By Steve Holt
Devotees of the Central Park Reservoir running track may not be jumping for joy just yet. But in a few months, at least they won’t be jumping over puddles. That’s because the Central Park Conservancy is resurfacing all 1.58 miles of the Stephanie and Fred Shuman Running Track, part of a larger effort to keep some of the most popular elements of the park in good working order.
Potholes in the track happen as its soft surface gets wet, especially during the winter cycle of freeze and thaw. Vegetation and other debris also build up along the outside edge of the track. The result: poor drainage, so water sits trapped in the potholes, and runners either must dodge the puddles or splash right through them.
The conservancy periodically regrades the track when there are major shifts in the surface. But it’s just not practical to fill each pothole as it appears, says Gary Gentilucci, the conservancy’s director of landscape management, who is overseeing the revamp with colleague David Turner, the director of construction.
The longer-term remedy, now underway, is to repair or replace the infrastructure of the track (plastic boards) and top it with crushed stone, ranging in size from quarter-inch pebbles to fine dust. To avoid shutting down the track completely, the conservancy is doing the work in five phases, with runners temporarily diverted onto the Bridle Path (which makes a wider loop around the reservoir before heading towards Central Park South), while crews make the repairs. Phase one began just after Thanksgiving and covers the east side of the track north of East 90th Street. The work will then proceed counterclockwise until the entire track has been resurfaced.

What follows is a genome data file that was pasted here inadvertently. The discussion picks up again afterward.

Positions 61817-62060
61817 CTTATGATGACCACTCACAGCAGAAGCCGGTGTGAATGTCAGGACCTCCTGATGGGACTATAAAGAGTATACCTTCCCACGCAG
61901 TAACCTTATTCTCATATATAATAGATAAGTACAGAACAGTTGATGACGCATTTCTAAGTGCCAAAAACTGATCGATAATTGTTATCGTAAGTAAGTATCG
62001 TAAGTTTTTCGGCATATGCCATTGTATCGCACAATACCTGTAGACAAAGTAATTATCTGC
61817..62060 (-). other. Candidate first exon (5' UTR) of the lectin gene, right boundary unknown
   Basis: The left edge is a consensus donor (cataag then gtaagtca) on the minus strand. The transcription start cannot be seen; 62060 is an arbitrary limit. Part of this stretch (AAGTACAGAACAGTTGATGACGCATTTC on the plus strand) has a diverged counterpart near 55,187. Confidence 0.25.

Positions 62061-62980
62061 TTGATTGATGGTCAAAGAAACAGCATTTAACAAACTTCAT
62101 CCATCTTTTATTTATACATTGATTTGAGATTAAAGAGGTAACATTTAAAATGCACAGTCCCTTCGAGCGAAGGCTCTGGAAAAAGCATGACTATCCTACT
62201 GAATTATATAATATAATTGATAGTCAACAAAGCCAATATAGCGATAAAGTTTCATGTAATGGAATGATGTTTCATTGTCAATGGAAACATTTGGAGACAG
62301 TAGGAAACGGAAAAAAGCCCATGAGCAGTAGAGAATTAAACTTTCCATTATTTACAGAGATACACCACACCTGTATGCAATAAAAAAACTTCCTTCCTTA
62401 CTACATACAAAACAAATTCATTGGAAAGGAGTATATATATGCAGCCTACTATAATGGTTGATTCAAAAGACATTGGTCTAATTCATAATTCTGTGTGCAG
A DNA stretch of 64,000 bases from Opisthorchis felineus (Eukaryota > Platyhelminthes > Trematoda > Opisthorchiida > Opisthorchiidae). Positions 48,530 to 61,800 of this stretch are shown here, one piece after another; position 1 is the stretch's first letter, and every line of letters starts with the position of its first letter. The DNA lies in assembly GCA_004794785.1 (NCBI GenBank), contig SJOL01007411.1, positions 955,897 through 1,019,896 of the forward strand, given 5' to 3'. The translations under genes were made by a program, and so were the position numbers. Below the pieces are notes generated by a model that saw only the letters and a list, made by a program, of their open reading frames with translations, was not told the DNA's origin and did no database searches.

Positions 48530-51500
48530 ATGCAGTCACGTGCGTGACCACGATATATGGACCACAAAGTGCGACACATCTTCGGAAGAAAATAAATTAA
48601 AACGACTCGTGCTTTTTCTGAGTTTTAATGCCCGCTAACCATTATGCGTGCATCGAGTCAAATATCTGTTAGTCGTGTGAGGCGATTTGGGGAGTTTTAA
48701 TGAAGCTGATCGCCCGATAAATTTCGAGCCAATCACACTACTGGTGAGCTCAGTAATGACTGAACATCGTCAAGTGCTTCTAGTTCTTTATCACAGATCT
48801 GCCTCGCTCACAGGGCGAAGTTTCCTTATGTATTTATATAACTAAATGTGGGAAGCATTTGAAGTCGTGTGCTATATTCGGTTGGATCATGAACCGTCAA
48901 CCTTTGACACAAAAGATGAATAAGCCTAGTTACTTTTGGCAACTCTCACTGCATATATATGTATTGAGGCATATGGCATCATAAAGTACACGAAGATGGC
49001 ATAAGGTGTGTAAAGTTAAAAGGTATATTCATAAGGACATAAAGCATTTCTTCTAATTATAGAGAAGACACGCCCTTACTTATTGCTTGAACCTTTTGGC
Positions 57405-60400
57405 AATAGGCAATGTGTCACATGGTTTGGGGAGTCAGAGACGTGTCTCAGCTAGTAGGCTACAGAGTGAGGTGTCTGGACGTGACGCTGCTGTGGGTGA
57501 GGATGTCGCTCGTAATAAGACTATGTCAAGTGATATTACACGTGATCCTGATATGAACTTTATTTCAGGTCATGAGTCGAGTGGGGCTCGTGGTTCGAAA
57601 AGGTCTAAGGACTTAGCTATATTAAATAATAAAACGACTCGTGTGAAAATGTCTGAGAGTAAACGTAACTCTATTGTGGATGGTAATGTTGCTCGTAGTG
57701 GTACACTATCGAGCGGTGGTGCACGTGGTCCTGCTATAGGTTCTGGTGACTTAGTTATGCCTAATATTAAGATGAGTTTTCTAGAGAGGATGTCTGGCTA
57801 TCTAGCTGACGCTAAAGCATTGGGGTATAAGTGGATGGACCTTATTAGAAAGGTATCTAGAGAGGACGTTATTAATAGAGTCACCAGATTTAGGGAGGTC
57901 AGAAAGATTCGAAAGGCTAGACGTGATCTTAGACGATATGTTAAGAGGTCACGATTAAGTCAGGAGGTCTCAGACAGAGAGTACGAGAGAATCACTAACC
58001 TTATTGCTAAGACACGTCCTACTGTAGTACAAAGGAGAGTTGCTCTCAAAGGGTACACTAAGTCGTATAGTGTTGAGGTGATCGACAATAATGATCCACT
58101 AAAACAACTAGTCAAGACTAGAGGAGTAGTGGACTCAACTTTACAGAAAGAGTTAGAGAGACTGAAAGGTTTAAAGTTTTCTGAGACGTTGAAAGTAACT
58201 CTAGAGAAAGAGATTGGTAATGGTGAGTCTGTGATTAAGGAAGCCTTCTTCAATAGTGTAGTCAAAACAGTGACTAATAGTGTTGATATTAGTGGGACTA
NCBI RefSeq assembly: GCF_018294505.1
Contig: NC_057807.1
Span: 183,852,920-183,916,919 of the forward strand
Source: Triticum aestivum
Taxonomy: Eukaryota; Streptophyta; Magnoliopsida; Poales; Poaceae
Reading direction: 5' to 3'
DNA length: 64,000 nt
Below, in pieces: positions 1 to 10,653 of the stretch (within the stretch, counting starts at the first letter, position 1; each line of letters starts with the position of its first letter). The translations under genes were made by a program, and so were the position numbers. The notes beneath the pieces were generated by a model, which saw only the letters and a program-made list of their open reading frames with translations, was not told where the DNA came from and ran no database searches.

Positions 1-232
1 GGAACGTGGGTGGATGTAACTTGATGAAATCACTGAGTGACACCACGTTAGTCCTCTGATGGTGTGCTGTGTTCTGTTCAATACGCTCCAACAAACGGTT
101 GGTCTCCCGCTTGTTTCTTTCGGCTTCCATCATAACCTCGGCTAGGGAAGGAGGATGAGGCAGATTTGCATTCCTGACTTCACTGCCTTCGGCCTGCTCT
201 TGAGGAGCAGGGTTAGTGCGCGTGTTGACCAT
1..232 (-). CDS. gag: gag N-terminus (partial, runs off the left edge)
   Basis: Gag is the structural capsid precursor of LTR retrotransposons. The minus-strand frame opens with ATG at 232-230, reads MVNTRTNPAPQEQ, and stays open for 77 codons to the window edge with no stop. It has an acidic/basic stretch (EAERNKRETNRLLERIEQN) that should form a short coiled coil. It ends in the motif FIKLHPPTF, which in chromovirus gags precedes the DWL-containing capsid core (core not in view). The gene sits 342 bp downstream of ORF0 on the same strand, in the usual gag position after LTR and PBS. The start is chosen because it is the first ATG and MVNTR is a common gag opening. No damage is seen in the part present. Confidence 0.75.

How long will all this take? Gentilucci is cautious, pointing out that foul winter weather can delay progress. Nevertheless, he predicts the entire track will be ready to welcome runners by late spring 2024, early summer at the latest.
Of course, avid runners aren’t going to sit home and wait for that to happen. On a recent, post-rain, very puddly morning, an Upper West Sider who gave her name as Kendra was gamely dodging the puddles and the construction. “I run here every day,” said Kendra. “The puddles make it hard to navigate, that’s for sure! It’s difficult because it’s narrow and really congested. A lot of times it’s kind of like a little bit of a maze. It’s hard to keep going and get into a rhythm.”
The Rag asked Gentilucci and Turner if they, too, enjoy running around the reservoir.
Then they both admitted they aren’t runners. But Turner added: “If I was a runner, that’s where I’d run.” Gentilucci agreed.
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